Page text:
tropicalis (21%), C parapsilosis (21%) and C glabrata (5%) A s

tropicalis (21%), C. parapsilosis (21%) and C. glabrata (5%). A similar study conducted by Chang et al. [11] in Mato Grosso do Sul, Brazil, detected the presence of C. albicans (45.8%), C. parapsilosis (34.4%), C. tropicalis (14.6%) and C. glabrata (5.2%) in venous blood samples from hospitalised patients. AG-14699 A current study conducted by Motta et al. [12] in the largest Brazilian teaching hospital complex demonstrated a similar profile, with C. albicans showing the highest incidence (52.2%), followed by C. parapsilosis (22.1%), C. tropicalis (14.8%) and C. glabrata (6.6%). The incidence of infections due to non-albicans Candida spp. is increasing[4] although

C. albicans remains the species of greatest clinical interest.[13] Currently,

there are about 17 species known to cause invasive or superficial mycoses. Based on a recent study, non-albicans Candida spp. are responsible for 35% to 65% of all candidiasis cases.[14] According to Glolo and Svidzinski [15], the most common species involved in the infectious processes are C. tropicalis, C. parapsilosis, C. krusei, C. kefyr, C. norvegensis, C. rugosa, C. guilliermondii, C. lusitaniae, C. ciferrii, C. haemulonii, C. lypolytica, C. pulcherrima, C. catenulata, C. utilis, C. viswanathii Decitabine datasheet and C. seylanoides. Many factors may predispose an individual to infection, among them the use of broad-spectrum antibiotics, being a transplant patient, prolonged hospitalization and invasive surgical procedures such as the use of vesical catheters, venous catheters and mechanical ventilation.[15, 16] Other Palbociclib factors, such as extreme age, immunosuppression, renal failure, diabetes, chemotherapy,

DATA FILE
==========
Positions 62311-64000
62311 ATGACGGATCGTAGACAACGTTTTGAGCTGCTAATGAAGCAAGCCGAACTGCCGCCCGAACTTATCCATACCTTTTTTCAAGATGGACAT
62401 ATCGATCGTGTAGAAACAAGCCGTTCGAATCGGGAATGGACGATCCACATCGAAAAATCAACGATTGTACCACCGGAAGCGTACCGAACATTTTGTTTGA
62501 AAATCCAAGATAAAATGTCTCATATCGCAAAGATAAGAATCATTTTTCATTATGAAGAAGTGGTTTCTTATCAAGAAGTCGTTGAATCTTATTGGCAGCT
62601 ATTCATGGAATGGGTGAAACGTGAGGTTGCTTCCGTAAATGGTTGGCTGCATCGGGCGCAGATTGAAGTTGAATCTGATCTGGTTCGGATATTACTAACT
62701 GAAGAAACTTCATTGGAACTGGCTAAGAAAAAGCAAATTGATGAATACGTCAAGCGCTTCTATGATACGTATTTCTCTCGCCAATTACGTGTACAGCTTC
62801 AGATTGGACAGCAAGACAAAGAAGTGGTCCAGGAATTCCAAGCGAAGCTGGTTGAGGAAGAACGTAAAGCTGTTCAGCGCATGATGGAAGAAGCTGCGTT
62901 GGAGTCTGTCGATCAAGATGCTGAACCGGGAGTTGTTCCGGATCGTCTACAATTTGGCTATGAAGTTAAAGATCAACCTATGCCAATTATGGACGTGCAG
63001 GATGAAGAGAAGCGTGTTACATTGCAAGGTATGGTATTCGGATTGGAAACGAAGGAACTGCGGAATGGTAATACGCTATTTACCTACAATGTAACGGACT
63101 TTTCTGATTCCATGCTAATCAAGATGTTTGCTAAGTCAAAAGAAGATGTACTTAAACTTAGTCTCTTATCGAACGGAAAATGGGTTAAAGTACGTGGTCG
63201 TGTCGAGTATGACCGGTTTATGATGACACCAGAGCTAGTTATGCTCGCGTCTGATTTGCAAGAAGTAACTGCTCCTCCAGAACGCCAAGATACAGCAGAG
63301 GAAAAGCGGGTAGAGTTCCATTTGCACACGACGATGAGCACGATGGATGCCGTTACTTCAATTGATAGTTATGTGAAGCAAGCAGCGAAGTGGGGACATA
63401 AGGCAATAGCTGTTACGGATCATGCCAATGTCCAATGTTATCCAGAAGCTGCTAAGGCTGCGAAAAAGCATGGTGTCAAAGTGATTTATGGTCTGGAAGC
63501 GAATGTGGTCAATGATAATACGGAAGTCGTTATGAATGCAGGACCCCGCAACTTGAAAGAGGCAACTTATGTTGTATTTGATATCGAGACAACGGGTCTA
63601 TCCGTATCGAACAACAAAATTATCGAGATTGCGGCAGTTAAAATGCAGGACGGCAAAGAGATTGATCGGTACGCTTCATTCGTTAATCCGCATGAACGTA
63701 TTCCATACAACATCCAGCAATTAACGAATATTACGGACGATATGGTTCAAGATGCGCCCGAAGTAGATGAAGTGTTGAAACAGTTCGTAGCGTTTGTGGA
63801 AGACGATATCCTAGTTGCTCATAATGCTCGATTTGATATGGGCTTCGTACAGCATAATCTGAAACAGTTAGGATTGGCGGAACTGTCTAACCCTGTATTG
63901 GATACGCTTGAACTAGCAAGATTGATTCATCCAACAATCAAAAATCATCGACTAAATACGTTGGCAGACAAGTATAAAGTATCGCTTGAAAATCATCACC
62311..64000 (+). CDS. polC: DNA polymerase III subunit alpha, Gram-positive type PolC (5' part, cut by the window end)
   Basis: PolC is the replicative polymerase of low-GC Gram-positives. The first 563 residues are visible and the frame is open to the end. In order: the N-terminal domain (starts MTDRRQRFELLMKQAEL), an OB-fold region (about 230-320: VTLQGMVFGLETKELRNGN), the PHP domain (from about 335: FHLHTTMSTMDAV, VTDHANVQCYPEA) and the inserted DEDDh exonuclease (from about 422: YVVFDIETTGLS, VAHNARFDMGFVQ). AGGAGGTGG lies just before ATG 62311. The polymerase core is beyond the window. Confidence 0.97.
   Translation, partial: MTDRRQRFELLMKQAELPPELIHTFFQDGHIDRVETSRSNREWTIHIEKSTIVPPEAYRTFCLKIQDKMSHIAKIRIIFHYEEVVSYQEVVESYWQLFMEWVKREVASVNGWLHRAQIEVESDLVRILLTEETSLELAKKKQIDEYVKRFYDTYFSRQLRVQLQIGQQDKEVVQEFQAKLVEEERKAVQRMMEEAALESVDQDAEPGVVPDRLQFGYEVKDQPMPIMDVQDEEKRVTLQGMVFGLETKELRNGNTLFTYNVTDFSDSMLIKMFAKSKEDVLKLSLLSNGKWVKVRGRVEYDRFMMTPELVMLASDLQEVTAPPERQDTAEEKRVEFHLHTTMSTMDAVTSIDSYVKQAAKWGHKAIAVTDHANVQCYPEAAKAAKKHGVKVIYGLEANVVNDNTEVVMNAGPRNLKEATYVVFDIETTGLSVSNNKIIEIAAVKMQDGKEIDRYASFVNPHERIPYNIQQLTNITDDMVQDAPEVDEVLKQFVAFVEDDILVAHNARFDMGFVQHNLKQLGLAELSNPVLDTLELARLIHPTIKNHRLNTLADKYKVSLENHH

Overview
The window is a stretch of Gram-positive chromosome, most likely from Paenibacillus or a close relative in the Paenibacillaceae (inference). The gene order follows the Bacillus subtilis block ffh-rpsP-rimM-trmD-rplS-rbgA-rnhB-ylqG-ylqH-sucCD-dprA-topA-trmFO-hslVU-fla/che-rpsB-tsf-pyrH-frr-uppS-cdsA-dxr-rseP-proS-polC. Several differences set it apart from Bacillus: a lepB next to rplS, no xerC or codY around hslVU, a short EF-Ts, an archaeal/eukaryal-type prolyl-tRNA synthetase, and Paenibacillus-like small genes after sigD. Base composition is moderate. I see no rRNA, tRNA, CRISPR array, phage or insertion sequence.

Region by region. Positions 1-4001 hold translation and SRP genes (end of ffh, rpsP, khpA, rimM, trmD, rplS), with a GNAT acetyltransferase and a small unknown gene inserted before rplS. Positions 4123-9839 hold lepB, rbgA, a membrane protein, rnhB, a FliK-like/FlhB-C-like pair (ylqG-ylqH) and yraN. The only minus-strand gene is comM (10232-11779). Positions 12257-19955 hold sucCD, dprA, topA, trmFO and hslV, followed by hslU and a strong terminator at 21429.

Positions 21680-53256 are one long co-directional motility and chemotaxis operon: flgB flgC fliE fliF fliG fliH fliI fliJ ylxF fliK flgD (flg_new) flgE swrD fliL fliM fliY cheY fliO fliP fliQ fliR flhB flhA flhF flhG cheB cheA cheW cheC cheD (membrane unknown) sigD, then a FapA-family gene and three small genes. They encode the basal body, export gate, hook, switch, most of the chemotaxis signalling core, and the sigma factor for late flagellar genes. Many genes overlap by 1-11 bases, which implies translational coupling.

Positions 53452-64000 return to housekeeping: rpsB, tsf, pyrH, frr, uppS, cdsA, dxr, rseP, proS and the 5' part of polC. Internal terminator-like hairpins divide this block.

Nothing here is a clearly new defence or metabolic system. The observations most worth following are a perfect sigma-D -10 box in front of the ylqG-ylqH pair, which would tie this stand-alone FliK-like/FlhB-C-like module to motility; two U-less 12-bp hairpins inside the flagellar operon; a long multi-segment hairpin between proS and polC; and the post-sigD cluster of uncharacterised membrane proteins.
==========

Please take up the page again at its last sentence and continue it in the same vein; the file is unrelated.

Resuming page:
radiotherapy, mucosal injury, haemodialysis, previous surgery, corticotherapy and use of dental prostheses, can also play a role.[17-19] The ability of Candida to cause infection also depends on its intrinsic virulence attributes.[20] Yeast of the genus Candida spp. possess several virulence-associated factors that ensure their ability to colonise and cause infection. These include the ability to adhere to host cells, promoting phenotypic changes, converging between yeast and pseudohyphae forms, the ability to form biofilms, producing substances harmful to cells, such as haemolysins, the ability to resist hydrogen peroxide and derivatives and the ability to produce and secrete hydrolytic enzymes. These factors can facilitate the promotion of infections in susceptible hosts and ensure microbial permanence to colonise or invade host tissues.[20-22] Candida albicans has well-known pathogenic potential, due to its ability to adhere to mucosal and epithelial cells, phenotypic transition with the production of hyphae that help tissue invasion, significant thermotolerance and the production of hydrolytic enzymes.[23, 24] In addition, C. albicans forms biofilms that adhere to and colonise surfaces.

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